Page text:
Hussein trial will be just

Editorial Board

Saddam Hussein’s upcoming trial will be one of the most publicized in recent memory. Talk of American puppet judges having strings pulled by the Bush administration has dominated headlines. The administration has often likened Hussein to a thug, murderer and vicious dictator, and any hand Bush’s team has in the trial process can be considered biased.

Michael Scharf, Nobel Peace Prize nominee and a key trainer of the judges who will be serving on Hussein’s tribunal, discussed his belief in a fair trial with the editorial board last week. After meeting with Scharf, we agree that Hussein will receive the justice all human beings deserve.

Though the United States had much to do with the overthrow of Iraq and the capture of its dictator, it has not had much to do with Hussein’s trial. Scharf, who used to decry the United States’ involvement in the trial, comparing the process to a sham, has since changed his tune. He is now convinced Hussein’s trial is legitimate and has a good chance of appearing so before the world community. He believes so, and we agree for a few main reasons:

n The judges trying Hussein are being trained by individuals from all over the world. Though the Bush administration knew Scharf was highly critical of the tribunal, it still asked him to take part in the training.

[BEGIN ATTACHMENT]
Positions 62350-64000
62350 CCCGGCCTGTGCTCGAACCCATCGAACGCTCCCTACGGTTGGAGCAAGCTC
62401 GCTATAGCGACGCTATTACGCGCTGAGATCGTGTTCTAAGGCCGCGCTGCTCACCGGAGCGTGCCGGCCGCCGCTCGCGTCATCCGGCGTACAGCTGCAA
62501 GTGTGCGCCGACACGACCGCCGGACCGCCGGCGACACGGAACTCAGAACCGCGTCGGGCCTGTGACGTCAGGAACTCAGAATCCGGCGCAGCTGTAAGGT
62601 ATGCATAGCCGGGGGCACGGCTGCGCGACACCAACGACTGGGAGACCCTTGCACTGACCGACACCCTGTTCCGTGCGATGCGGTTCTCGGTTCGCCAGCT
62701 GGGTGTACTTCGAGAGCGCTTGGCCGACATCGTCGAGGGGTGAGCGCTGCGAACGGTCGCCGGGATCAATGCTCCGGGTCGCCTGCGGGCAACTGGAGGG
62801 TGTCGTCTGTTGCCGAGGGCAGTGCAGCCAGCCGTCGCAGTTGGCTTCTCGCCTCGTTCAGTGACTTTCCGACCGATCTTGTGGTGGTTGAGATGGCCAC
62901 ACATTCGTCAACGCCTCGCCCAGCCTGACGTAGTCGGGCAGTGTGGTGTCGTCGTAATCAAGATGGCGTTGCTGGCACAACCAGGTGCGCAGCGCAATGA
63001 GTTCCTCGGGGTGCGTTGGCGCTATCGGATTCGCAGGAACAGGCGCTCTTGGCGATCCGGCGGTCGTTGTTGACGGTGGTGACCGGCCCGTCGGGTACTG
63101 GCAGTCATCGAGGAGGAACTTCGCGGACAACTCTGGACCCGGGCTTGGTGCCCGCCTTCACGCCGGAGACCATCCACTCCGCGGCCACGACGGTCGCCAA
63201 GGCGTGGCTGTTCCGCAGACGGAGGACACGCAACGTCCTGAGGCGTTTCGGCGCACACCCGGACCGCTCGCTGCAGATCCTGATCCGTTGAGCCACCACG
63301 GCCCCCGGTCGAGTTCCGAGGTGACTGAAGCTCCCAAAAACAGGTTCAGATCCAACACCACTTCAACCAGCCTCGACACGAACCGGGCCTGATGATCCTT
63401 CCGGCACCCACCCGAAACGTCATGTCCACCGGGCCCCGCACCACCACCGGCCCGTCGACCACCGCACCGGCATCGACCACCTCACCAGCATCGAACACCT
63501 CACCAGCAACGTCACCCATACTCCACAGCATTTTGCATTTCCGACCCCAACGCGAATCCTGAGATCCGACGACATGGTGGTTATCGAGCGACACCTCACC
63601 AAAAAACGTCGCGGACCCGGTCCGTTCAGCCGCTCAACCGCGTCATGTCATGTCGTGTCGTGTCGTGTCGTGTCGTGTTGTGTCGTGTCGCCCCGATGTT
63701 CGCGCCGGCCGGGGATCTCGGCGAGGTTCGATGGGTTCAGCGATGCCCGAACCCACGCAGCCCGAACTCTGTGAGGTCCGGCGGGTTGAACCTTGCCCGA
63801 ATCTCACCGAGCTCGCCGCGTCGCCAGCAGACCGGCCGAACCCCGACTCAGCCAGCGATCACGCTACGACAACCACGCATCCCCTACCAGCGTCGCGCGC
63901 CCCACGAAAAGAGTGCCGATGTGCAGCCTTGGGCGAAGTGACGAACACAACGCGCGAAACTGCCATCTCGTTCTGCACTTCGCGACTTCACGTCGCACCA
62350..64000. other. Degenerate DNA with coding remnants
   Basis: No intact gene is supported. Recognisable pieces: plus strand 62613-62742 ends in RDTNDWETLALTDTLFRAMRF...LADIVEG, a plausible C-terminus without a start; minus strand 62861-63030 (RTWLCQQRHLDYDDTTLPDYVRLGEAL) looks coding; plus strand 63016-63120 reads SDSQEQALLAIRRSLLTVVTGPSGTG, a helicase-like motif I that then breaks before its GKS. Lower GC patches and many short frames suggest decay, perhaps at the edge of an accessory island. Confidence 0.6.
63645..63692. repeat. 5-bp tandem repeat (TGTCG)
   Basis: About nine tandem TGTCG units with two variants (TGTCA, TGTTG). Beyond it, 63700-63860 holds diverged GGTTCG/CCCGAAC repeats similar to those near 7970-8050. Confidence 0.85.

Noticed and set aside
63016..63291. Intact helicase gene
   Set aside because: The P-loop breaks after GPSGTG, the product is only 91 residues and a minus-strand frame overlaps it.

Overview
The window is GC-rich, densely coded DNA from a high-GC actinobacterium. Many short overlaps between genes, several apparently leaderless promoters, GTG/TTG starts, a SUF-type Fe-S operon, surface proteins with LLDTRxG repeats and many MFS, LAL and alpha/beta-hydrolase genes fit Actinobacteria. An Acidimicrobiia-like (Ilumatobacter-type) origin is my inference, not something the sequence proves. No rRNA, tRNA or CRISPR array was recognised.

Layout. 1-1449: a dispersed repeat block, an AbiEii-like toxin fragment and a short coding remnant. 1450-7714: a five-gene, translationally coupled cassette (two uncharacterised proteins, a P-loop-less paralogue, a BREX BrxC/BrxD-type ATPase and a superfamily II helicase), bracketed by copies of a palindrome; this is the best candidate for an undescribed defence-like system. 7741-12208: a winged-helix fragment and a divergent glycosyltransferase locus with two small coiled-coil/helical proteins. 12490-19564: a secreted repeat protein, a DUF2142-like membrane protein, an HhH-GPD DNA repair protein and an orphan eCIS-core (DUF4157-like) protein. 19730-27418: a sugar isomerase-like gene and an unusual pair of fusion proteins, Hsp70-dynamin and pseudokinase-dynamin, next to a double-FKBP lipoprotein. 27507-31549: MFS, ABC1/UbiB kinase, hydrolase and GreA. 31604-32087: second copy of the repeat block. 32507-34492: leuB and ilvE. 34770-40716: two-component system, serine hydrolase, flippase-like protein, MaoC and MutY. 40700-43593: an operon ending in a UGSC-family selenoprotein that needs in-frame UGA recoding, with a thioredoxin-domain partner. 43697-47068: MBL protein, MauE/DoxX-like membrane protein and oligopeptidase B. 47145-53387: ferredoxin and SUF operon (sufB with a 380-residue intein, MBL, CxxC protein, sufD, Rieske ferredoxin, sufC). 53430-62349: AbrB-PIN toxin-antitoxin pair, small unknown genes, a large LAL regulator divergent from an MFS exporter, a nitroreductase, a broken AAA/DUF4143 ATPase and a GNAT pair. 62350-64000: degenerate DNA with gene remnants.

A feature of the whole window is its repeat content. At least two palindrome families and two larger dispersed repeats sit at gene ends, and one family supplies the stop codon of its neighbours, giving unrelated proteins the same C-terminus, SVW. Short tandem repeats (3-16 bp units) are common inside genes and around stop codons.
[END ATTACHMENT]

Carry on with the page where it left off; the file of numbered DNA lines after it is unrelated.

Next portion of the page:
n The presiding judge over Hussein’s initial court appearances is one of the most well-known faces in Iraq. He has received countless death threats and immense criticism. Yet Raed Jouhi al-Saadi has refused to have his face blacked out during publicized events, stressing the need for a fair trial performed in the open.

n Iraq refused to bow to U.S. pressure for a swift trial of purported Hussein confidant “Chemical” Ali. Iraq said it wasn’t ready for the trial, that justice could not be hurried. Scharf said Iraq’s response left a strong message: “There’s not going to be a rush to judgment.”

n Despite international and U.S. criticism, Iraq is adamant about having capital punishment on the table, and it will be. Scharf said Iraq sees itself as being the birthplace of justice, a bastion of law. Capital punishment has been used in Iraq since the time of Mesopotamia, and Iraq is reluctant to stop anytime soon. Iraq is getting what it wants.

The tribunal will try more than just Saddam Hussein. Other former Iraqi regime members will be tried as well. Scharf said the defense wants acquittals, and if there are some, it will reflect the court’s key mantra: innocent until proven guilty. The Bush administration wants convictions, but the court is out of its control.

Comparable to the O.J. Simpson case, Hussein’s trial will be highly publicized and distorted in the media. Scharf said Hussein and his legal counsel will attempt to pull the tribunal and the world’s heartstrings, much like former Yugoslav President Slobodan Milosevic — who faces charges of genocide — has done. It is imperative the media go beyond the shock and awe coverage of this important trial.

Cover the facts. Be fair. The world is counting on it.

The above editorial is the consensus opinion of the Daily Kent Stater editorial board, whose members are listed to the left.